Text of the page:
But ultimately I think I’m okay with that. I really hate tracking items in RPGs — every O/NSR RPG has inventory slots now and, like, I get the theoretical appeal of making decisions about what to carry, but for whatever reason they stress me out and keep me from thinking about the fun stuff.
So, quantum items suit my preferences better, I think. And I’ve found that sometimes dice rolls in this sort of game can feel anticlimactic — you roll the dice so rarely, and when you do, it’s over so quickly. I don’t mind adding a gambling element to increase the tension.
I’m still not sure about the whole Frightened mechanic. I think it’s better to have a buffer of some kind so that hitting 0 Morale doesn’t come as a shock, but it might be that it’s too easy to be Frightened. And “the PC most at risk” might feel arbitrary — it could be that a random PC should be targeted for finishers. We’ll see in playtesting.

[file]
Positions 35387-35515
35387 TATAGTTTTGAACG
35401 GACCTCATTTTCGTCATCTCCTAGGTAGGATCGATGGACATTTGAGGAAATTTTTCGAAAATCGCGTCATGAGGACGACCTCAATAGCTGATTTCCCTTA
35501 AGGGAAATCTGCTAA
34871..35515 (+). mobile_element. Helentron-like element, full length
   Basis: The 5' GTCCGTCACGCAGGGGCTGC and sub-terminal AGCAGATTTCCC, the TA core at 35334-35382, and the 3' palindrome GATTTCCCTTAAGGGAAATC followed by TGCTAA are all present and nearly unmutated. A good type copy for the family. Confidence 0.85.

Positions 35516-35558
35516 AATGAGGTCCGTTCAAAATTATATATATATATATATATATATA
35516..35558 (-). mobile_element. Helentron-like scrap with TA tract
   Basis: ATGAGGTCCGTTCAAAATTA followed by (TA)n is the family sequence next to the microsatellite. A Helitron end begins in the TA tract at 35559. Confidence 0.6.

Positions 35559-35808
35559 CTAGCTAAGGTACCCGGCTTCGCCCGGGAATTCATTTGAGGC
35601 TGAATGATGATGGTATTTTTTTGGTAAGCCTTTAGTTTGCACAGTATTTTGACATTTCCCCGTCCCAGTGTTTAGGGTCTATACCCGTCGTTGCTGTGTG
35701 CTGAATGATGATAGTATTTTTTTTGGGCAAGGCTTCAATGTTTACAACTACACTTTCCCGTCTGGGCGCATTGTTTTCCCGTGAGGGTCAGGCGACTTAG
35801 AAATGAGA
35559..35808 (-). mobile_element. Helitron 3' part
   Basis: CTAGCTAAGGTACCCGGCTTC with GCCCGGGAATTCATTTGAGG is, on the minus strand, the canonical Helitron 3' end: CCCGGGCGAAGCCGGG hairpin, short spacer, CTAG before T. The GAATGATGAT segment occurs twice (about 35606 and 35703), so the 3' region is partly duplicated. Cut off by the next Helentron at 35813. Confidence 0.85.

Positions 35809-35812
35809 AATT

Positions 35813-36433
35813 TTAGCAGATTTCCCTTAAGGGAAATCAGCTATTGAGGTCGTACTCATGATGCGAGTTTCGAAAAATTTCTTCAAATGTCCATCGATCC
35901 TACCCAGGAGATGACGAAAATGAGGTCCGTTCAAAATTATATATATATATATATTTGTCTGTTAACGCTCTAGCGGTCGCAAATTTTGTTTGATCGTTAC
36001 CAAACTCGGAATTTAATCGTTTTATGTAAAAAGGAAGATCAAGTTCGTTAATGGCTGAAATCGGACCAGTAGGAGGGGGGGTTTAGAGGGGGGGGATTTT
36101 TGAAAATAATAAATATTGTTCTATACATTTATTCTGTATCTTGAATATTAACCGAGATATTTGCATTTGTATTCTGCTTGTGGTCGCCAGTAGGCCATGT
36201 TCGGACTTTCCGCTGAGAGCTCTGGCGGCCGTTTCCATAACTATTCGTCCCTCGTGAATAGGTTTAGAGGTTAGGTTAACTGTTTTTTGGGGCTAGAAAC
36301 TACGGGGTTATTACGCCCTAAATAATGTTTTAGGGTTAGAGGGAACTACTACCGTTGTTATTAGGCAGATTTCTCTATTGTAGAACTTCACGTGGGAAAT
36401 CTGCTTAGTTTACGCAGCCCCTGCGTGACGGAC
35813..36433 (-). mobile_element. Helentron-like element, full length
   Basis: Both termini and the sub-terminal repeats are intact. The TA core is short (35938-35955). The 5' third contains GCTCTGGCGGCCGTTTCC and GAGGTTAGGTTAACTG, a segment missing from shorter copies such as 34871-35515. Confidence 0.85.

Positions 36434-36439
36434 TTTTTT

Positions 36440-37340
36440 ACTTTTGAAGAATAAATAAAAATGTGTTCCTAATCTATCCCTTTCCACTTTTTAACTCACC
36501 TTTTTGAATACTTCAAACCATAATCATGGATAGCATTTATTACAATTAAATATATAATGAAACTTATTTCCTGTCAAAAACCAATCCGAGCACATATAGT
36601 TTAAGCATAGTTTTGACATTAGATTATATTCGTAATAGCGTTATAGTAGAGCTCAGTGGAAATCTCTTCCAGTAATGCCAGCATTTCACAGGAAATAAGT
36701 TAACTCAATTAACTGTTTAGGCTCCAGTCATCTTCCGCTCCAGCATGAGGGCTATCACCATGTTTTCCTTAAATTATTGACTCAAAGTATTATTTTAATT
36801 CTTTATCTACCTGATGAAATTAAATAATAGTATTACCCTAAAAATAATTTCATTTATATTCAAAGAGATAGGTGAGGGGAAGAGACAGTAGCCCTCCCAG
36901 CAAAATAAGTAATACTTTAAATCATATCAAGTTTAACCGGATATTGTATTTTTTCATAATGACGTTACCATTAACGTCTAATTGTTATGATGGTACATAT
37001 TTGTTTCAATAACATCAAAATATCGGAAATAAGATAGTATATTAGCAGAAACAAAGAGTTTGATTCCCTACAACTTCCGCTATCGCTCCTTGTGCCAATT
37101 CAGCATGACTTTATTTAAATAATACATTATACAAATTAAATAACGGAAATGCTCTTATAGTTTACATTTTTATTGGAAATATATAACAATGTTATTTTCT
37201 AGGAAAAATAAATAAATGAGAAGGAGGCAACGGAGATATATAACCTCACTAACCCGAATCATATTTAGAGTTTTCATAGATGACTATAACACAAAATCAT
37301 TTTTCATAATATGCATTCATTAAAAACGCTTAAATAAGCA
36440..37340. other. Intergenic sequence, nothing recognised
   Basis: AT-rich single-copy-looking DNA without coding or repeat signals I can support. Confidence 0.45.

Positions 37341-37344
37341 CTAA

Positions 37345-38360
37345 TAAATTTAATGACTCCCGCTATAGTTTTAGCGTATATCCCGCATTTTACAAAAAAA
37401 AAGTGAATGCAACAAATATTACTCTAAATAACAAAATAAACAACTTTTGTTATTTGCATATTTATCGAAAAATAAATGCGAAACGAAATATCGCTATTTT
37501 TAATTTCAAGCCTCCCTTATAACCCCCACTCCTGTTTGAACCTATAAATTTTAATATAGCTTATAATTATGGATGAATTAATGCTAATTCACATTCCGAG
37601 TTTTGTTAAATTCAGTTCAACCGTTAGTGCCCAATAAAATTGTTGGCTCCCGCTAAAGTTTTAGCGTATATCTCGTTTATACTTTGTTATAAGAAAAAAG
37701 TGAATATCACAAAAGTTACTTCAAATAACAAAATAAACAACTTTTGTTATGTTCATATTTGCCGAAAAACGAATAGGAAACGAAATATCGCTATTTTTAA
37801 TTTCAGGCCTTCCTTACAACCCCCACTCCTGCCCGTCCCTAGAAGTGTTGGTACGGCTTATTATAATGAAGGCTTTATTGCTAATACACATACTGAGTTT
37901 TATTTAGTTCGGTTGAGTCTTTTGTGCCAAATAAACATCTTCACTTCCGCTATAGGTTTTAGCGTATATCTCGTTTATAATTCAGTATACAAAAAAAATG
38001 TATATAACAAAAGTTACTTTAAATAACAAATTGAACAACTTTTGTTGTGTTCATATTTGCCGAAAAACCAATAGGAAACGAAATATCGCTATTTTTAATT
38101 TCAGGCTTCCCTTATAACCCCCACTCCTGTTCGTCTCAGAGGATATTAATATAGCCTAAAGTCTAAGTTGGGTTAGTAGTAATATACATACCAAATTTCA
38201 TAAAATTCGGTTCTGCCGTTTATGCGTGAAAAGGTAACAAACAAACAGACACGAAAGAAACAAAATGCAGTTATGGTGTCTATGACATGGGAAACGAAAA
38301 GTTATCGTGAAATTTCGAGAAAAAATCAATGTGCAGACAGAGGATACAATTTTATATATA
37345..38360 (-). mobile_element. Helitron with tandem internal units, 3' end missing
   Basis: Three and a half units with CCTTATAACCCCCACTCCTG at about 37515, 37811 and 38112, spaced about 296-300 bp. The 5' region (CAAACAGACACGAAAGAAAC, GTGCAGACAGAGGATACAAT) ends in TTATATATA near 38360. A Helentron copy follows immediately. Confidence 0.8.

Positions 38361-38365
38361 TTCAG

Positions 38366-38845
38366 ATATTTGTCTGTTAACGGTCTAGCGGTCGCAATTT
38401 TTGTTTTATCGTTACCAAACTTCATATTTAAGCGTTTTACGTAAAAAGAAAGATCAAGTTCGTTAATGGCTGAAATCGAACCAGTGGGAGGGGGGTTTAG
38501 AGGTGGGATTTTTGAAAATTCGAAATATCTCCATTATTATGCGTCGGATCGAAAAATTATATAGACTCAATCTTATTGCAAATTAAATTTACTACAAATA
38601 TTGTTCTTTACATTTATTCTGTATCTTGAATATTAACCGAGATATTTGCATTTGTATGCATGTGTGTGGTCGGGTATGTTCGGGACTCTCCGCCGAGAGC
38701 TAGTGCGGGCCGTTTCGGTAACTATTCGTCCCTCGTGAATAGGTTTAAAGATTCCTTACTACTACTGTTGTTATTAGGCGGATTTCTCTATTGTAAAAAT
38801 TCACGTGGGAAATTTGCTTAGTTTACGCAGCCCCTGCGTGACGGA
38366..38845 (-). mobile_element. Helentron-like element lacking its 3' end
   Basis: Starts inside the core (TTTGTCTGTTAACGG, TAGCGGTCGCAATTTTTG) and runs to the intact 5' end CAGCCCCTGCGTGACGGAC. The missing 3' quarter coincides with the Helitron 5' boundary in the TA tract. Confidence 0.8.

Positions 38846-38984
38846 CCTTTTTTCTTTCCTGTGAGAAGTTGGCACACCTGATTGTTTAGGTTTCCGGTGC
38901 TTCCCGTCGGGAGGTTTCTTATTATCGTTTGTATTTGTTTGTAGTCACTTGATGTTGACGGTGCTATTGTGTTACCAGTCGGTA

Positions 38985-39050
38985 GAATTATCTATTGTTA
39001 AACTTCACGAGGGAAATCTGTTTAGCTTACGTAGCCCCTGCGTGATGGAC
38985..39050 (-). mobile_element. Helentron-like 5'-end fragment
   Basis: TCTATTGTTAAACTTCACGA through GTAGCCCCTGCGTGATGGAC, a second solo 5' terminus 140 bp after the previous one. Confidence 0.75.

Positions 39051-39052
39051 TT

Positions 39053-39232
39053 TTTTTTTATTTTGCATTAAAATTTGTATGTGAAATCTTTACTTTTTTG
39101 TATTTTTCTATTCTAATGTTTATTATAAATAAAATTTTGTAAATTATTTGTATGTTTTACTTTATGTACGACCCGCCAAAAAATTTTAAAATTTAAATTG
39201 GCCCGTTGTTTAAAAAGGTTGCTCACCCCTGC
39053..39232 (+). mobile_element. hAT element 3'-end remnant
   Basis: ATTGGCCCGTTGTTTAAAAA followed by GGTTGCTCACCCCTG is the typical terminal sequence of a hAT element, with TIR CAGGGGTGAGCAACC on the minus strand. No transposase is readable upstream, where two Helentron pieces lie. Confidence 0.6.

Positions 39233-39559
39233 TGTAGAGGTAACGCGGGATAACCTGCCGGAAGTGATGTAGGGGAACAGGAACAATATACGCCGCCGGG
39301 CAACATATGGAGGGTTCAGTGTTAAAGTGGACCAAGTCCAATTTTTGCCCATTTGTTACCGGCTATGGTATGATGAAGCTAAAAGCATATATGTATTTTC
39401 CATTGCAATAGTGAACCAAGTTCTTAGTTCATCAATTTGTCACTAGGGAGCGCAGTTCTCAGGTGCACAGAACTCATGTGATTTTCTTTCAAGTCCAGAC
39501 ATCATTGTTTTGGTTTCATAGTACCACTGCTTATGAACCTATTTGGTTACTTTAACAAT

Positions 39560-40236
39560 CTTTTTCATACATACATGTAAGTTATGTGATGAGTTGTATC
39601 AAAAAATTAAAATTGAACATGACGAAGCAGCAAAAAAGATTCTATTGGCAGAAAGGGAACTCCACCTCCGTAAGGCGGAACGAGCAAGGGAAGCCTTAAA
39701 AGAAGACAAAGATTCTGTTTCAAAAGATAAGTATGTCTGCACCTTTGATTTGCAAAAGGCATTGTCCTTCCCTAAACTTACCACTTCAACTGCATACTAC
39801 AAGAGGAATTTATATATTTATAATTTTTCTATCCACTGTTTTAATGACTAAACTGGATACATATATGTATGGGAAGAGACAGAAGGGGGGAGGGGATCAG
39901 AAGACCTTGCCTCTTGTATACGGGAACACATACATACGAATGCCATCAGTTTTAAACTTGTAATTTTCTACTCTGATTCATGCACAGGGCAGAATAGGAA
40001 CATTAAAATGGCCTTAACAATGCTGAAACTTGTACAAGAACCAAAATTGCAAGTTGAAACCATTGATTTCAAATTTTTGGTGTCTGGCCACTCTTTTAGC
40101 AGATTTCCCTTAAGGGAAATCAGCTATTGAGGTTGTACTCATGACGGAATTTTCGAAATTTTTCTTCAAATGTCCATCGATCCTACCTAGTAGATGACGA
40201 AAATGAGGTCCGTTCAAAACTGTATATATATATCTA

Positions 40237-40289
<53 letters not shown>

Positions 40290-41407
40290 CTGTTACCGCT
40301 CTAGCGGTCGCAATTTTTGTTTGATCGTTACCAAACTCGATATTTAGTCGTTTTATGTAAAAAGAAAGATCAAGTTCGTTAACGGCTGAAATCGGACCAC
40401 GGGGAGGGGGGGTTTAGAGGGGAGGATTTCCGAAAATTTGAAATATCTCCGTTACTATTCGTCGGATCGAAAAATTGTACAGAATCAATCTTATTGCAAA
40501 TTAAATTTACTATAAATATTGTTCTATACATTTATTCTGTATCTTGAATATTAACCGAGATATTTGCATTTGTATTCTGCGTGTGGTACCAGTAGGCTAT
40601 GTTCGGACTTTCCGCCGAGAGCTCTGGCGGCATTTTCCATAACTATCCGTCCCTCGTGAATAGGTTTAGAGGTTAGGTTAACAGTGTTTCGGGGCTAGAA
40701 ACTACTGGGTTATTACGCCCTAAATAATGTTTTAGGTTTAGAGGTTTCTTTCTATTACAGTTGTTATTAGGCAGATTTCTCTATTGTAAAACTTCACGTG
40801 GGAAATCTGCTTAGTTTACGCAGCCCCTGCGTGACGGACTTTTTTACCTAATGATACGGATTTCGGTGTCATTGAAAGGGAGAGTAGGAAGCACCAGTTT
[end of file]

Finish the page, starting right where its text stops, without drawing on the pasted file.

I’m really happy with the Rank/Glory table. It solves a few problems really neatly…
- Spending treasure on useful stuff feels out-of-genre to me — Conan doesn’t get richer and richer with each successive story, the treasure just disappears. So, in this table, the PCs have to spend their treasure on partying/carousing to get Glory.
- It differentiates a dungeon’s “main treasure” from its “side treasures,” which creates opportunities to give the dungeon character. What is this main treasure? What is its history? (I owe some of this thinking to Arnold K.)
- It gives you a score! This is a small thing, but I just like that “chase the high score” feeling, even if it does give you some out-of-character information about how much treasure you left behind.
The idea of going back to improve your Rank is a little clunky but I like the idea of potentially encountering rival adventuring parties. It’s a simpler alternative to old methods like dungeon restocking that punished players for leaving the dungeon to heal and such.